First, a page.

U.S. Employees: Working Hard and Hardly Paid
Americans outwork many peers abroad because their hourly productivity isn’t compensated enough.
- On average, in 2014, Americans spent 1,789 hours on the job.
- While output per worker is high, the gains have not been widely distributed in the US.
- US workers have higher productivity than Greek workers, generating $66 in GDP per hour on average.
- Americans have to work long hours because high productivity has not translated into rising compensation.
1. On average, in 2014, Americans spent 1,789 hours on the job — an increase of 22 hours from 2009, when the U.S. economy was in deep recession.
2. That total number is still lower than the 1,800 hours worked annually as of 2006, before the onset of the recession induced by the global financial crisis.
3. The figures for the United States translate to a total of 44.7 workweeks, measured at 40 hours each.
4. The key economic challenge for the United States is that while output per worker is high, the gains from that high level have not been widely distributed.
5. Specifically, wages have not kept pace with increases in worker productivity over the past several decades.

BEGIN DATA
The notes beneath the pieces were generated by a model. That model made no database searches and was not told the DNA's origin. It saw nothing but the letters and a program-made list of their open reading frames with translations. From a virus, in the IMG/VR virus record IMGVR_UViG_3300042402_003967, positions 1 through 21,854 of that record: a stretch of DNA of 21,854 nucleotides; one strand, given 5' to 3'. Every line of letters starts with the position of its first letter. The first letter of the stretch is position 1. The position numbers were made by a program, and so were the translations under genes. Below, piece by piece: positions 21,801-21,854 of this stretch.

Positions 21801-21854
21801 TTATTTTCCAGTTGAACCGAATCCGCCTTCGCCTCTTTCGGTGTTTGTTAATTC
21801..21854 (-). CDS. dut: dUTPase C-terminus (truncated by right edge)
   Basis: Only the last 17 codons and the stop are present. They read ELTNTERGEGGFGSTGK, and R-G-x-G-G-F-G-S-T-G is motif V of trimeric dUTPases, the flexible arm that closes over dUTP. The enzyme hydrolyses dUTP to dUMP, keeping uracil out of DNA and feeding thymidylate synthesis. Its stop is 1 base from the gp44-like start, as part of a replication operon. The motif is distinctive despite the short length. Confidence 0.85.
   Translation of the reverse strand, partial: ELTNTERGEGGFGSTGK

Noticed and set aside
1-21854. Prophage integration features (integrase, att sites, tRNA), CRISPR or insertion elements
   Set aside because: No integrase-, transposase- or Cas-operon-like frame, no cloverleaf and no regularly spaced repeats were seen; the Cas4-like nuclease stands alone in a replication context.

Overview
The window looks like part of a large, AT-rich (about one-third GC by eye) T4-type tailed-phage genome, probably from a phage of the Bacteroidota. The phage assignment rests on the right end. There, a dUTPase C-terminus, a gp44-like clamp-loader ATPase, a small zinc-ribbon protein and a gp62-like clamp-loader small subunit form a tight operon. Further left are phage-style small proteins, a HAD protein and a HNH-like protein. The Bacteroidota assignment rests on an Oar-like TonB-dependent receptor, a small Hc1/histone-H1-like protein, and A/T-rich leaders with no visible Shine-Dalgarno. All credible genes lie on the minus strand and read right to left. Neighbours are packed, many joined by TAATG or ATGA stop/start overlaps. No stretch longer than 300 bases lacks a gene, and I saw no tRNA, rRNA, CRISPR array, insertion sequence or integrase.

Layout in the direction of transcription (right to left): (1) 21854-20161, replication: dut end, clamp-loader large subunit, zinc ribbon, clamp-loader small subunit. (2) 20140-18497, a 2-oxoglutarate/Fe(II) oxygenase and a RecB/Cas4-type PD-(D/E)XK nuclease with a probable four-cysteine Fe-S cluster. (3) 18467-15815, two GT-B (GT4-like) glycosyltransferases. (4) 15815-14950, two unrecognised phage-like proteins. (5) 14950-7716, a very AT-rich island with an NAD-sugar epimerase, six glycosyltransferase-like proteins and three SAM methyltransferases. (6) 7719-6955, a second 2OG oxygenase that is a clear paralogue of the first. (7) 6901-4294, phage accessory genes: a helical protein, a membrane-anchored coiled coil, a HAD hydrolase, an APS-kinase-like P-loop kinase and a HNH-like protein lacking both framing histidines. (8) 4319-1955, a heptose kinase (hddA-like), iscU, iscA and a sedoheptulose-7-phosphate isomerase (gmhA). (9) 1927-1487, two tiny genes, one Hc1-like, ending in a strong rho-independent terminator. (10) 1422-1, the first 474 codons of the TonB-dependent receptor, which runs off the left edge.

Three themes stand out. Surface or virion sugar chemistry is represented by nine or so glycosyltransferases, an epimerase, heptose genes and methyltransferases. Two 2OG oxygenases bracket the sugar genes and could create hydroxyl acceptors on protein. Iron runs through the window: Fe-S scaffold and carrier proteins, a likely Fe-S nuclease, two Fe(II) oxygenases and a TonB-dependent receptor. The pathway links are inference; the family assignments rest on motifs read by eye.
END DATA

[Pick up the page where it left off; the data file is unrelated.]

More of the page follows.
6. In real terms, median weekly wages have only grown by $16 since 1979 — only a 2% rise over a time span of three-and-a-half decades.
7. Labor productivity in the U.S. business sector increased by more than two-thirds in the same span.
8. By not raising wages, employers ensured these gains accrued to them in the form of record profits — which were used for executive compensation and shareholder payouts rather than for workers.
9. U.S. workers have much higher productivity than Greek workers — generating $66.00 in GDP per hour on average, or 86% more.
10. Like Greeks, and unlike Germans, Americans have to work long hours. Unlike in Greece, where worker productivity is lower, this is because high U.S. productivity has not translated into rising compensation for more than three decades.
Sources: OECD, George R. Tyler, the BLS and The Globalist Research Center